• 7.  RE: Tips for dealing with post-OHS pain?

    Posted 04-07-2019 11:53
    Hi Peter!

    I had this exact surgery 6 years ago. One thing I wish I had known was that your back will hurt way more than your chest! The two things that really helped me with the pain (other than the painkillers which I had to stop because of an allergic reaction) was a heating pad for my back and a pillow for whenever I coughed. I kept it close by and held it tight when needing to cough. Also, a little seatbelt pad for the car will do wonders.

    For the hospital stay, I would recommend a heating pad or icy hot patch, a pillow from home and your coughing pillow (which you will normally get at the hospital).

    I hope this helps and good luck!

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    Ophelie Horsley
    Martinez CA
    (925) 303-7648
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  • 8.  RE: Tips for dealing with post-OHS pain?

    Posted 04-08-2019 09:50
    Hi Peter,
    Just one more voice about OHS pain.  I agree with the others.  The pillow really helps.  I carried mine everywhere for a few weeks, in case of coughing or sneezing.  I had CBGX3.  I was really amazed that the pain was not as bad as I had expected.  I had a broken leg as a kid and it was much more painful than this. I would describe the feeling as uncomfortable or strange.  Sometimes I felt like a wire was scratching me from the inside.  As others have said, getting up and moving around really helps.  When I got home I could only manage to walk for 4 minutes at a time, but I decided to carry a timer with me and add 1 minute a day until I got to 20 minutes, 3 times a day.  That worked well for me.  They will have you up and moving soon after your surgery.  Cardiac Rehab is so important.  As soon as your doctor says it is ok, you will find this very helpful,  and you will meet so many other people who have similar experiences.  It is a great support group.  I wish you well on your recovery.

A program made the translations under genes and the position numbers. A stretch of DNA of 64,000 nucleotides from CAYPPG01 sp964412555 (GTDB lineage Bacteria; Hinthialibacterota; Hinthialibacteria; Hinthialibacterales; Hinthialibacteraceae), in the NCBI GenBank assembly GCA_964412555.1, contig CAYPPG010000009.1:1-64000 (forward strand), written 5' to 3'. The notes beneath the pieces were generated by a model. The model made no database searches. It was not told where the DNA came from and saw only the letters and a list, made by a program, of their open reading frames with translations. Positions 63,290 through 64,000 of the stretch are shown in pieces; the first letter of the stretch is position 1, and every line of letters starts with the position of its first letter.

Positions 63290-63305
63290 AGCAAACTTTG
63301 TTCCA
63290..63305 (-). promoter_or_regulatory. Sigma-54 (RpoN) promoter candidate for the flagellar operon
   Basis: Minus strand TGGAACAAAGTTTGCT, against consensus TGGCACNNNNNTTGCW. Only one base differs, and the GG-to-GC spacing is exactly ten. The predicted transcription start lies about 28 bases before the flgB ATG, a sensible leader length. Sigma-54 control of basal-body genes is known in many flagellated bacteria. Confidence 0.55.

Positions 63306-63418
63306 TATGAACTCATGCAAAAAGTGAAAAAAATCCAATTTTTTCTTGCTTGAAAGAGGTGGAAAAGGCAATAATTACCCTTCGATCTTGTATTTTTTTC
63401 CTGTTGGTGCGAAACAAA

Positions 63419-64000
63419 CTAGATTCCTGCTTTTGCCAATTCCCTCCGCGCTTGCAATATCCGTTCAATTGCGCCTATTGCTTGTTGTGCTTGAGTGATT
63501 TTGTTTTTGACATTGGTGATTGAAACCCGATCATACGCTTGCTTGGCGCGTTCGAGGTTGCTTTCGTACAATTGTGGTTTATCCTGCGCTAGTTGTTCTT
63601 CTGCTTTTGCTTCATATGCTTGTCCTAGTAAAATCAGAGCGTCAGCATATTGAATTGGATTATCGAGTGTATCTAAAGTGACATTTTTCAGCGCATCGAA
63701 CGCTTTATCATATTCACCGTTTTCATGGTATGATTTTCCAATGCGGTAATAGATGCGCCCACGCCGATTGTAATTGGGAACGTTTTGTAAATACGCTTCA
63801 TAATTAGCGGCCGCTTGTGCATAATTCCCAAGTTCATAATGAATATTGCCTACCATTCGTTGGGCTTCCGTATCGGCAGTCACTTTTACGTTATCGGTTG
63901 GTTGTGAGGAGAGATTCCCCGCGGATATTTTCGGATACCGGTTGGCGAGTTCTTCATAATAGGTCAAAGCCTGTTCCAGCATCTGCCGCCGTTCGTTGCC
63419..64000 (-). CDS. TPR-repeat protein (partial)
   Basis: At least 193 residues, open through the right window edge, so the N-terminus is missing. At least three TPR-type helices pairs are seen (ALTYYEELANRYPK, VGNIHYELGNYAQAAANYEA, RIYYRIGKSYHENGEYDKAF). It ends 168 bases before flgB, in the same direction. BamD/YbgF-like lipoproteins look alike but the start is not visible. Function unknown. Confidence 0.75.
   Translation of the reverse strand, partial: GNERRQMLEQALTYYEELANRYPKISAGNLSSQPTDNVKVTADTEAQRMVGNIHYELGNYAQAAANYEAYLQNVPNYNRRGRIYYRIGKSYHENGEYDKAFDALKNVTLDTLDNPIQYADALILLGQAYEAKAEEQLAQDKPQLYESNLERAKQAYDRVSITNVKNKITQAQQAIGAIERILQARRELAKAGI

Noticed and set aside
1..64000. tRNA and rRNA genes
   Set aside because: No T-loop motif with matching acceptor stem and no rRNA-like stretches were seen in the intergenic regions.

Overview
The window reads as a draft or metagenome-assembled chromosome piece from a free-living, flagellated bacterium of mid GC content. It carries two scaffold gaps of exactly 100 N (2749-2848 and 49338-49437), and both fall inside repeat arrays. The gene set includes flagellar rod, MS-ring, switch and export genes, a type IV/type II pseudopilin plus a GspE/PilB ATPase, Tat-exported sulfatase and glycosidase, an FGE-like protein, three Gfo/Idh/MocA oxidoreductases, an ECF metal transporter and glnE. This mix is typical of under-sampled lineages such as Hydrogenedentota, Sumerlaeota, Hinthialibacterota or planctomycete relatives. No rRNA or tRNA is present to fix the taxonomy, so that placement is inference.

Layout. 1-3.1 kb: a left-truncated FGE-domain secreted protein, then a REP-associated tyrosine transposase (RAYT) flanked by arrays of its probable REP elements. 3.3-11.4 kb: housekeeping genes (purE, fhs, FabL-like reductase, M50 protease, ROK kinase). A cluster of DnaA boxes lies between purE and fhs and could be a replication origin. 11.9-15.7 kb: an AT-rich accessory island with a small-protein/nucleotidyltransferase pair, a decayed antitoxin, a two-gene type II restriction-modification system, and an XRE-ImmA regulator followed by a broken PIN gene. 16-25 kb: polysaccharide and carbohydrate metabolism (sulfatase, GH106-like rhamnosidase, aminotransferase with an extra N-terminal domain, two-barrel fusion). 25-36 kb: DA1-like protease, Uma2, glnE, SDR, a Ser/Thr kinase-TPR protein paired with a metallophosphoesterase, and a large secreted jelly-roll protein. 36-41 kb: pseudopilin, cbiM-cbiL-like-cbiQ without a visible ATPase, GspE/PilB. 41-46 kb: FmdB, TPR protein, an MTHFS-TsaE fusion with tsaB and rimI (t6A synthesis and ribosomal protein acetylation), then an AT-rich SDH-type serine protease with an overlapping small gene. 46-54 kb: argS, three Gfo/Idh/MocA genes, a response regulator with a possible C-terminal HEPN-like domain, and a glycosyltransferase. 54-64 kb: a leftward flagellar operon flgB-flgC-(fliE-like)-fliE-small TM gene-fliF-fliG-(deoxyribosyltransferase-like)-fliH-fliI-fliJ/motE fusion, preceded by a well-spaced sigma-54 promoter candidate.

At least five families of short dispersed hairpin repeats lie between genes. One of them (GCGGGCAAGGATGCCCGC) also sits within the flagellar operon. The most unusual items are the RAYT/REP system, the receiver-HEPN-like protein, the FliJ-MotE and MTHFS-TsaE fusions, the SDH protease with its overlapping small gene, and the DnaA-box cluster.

Barbara Grosch
    Palo Cedro, CA

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    Barbara Grosch
    Palo Cedro CA
    (530) 549-4872
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  • 9.  RE: Tips for dealing with post-OHS pain?

    Posted 06-09-2019 12:29
    Hi Peter
    I see you’ve had some helpful responses from other MH members, I’ll add a few ‘tips’ for your consideration.
    From my experience the first 24 hours was really unpleasant, and things start getting better steadily from there.
    The sternum precautions in recovery make some ordinary movements and tasks challenging, and you’ll be sore early on. Comfortable cotton shirts that button down the front make dressing that much easier, rather than a pullover. You’ll also need help sitting back up after lying down, I found a pillow wedge helpful both by making it easier to sit up without using arms, and it was more comfortable than lying straight down on my back - comfortable side sleeping took several months for me.
    They’ll most likely tell you to continue with the breathing exercises to keep lungs clear and recommend getting up for short walks right away. Best to just do it, you won’t regret it. Some folks suggested a chair for the shower at least at first, you may not need it though.
    They will probably give you a pillow to hug for when you cough sneeze or sit up/lay down, those are good to have with you for a while and to place between your healing chest and a passenger seatbelt.
    Cardiac rehab as soon as your doctor gives the ok, this is very helpful in recovery.
    You’re going to sleep A LOT after being released - I set some personal records that first week.
    Mostly though you should know the recovery will likely be way better than you’re expecting, of course everyone is different, but for me I started feeling pretty good the first week home with sleep and getting an appetite back.
    Catch up on some reading, watch some tv, have visitors stop by, allow yourself to be selfish for a few weeks and accept the help your loved ones offer.